Endoscopic manipulation of the minor papilla has a risk to induce severe acute pancreatitis.
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Annular pancreas. Illustration shows a ring of pancreatic tissue encircling the second portion of the duodenum
It is a rare congenital anomaly in which incomplete rotation of the ventral bud leads to a band of the pancreas encircling the duodenum.
Second portion of the duodenum (85 %)
First or third portions of the duodenum (15 %)
Complete band (25 %)
Incomplete band (75 %)
Epidemiology of this congenital anomaly is unclear (many cases are undetected since annular pancreas is not always associated with symptoms).
There are three main hypotheses to explain this anomaly
Adhesion of the right ventral bud to the duodenal wall
Persistence of the left ventral bud
Tip of the ventral bud adhering to the duodenum, with the duodenal rotation resulting in a ring of pancreatic tissue
Associated congenital abnormalities (75 %):
Congenital heart disease
Malrotation of the midgut
50 % of the patients develop gastrointestinal or biliary obstruction during the first year of life.
50 % of the adult patients may be asymptomatic for life and it may be discovered incidentally.
When symptomatic, the presentation is usually in the third to sixth decade of life.
This anomaly may be associated with gastric outlet obstruction, peptic ulcers, gastrointestinal bleeding, acute or chronic pancreatitis, or biliary obstruction.
Patients may complain of abdominal pain, postprandial fullness, vomiting, or jaundice.
Annular pancreas gross appearance. Annular pancreas found incidentally in a patient that underwent a pancreaticoduodenectomy for a small ampullary carcinoma. (a–c) Photographs of the gross specimen show a band of pancreatic tissue completely encircling the second portion of the duodenum (arrows)
Annular pancreas on plain abdominal films. (a, b) Flat abdominal films from two neonates with intractable vomiting demonstrating distention of the stomach (S), as well as distention of the first portion of the duodenum (D) “double bubble” sign
Annular pancreas on barium upper gastrointestinal series (UGI). (a, b) Anterior views of the duodenum demonstrate a concentric narrowing of the second portion of the duodenum (arrows). Note the normal duodenal mucosa at this level (Courtesy of Claudio Cortes, MD)
Annular pancreas on barium upper gastrointestinal series (UGI) and computed tomography. (a) UGI examination shows an eccentric narrowing in the second portion of the duodenum (arrows). (b) Contrast-enhanced CT shows a rim of pancreatic tissue (arrows) surrounding the contrast-filled duodenum
Annular pancreas on contrast-enhanced CT. (a) Axial, (b) coronal, and (c–d) oblique 3D volume-rendered reconstructions demonstrate a band of pancreatic tissue (arrows) completely encircling the second portion of the duodenum associated with luminal narrowing (arrowheads)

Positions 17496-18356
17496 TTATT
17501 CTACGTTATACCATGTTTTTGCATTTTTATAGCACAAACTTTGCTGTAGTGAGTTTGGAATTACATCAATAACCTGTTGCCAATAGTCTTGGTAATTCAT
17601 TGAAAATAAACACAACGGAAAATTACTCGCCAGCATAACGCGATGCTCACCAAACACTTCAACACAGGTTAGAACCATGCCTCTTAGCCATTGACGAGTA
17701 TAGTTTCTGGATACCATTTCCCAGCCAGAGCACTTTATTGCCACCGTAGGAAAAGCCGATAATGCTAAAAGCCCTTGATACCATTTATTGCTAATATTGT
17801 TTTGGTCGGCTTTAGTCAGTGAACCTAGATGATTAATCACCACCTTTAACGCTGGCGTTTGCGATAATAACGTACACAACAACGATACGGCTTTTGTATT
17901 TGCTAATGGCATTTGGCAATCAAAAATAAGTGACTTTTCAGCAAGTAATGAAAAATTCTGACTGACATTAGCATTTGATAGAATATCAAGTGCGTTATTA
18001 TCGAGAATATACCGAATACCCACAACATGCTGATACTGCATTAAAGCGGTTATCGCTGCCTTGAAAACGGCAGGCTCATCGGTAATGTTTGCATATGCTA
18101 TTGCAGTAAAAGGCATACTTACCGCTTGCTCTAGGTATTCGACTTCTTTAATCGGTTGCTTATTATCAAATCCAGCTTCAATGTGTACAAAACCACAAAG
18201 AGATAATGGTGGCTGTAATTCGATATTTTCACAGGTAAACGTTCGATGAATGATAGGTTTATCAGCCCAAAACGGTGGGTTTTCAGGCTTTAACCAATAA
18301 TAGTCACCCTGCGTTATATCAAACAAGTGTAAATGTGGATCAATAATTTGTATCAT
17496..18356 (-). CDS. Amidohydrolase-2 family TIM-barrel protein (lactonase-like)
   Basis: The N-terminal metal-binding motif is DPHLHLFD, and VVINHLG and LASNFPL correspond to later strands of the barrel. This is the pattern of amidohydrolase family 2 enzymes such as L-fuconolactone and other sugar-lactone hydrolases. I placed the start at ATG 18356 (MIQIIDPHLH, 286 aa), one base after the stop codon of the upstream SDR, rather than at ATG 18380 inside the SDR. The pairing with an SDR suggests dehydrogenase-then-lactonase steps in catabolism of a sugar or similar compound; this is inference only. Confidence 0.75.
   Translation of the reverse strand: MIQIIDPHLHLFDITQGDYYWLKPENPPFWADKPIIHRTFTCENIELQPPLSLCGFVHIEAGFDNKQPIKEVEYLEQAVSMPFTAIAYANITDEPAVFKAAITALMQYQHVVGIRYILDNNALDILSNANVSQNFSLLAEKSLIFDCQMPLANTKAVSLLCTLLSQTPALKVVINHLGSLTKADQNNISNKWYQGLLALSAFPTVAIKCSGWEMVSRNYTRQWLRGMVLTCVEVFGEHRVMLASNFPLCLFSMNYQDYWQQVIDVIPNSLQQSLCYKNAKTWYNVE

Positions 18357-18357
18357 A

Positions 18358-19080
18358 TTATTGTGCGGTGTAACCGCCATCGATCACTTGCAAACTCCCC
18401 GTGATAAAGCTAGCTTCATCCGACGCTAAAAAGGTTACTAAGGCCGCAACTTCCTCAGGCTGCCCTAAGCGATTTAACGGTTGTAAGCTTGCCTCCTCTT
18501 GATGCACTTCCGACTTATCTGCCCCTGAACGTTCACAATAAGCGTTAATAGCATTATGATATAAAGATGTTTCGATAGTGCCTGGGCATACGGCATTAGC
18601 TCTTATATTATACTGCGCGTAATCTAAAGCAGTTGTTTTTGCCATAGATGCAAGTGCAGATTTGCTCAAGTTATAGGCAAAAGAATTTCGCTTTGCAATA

Annular pancreas associated with acute pancreatitis. Axial view from an abdominal CECT shows the second portion of the duodenum encircled by a band of pancreatic tissue. Note the inflammatory changes around the duodenum in this region (arrows) (Courtesy of Sandor Joffe, MD and Elina Zaretzky, MD)
Annular pancreas on magnetic resonance. (a) Axial view on T1-weighted image reveals a band of pancreatic tissue surrounding the second portion of the duodenum (arrow). (b, c) Single shot fast spin echo T2-weighted axial image and coronal MRCP thick slab anterior and posterior views (c, d) demonstrate a pancreatic duct encircling the duodenum (arrows)
Annular pancreas associated with chronic pancreatitis. A 62-year-old male with history of chronic epigastric pain. MRCP thick slab demonstrates a pancreatic duct encircling the duodenum (arrowhead). Note the dilatation and beaded appearance of the main pancreatic duct (arrows)
Annular pancreas on ERCP. Fluoroscopic image after the injection of contrast into the main pancreatic duct demonstrates a small duct originating from the main pancreatic duct and partially encircling the second portion of the duodenum (arrows)
Plain abdominal films (Fig. 1.16)
“Double bubble” sign
Large proximal bubble: dilated stomach
Small distal bubble: dilated duodenal bulb
Duodenal atresia, intestinal malrotation (neonates)
Duodenal tumor, pancreatic tumor invading the duodenum (adults)
Upper gastrointestinal examination(Figs. 1.17 and 1.18)
Extrinsic narrowing of the second portion of the duodenum
Distention of the proximal duodenum and stomach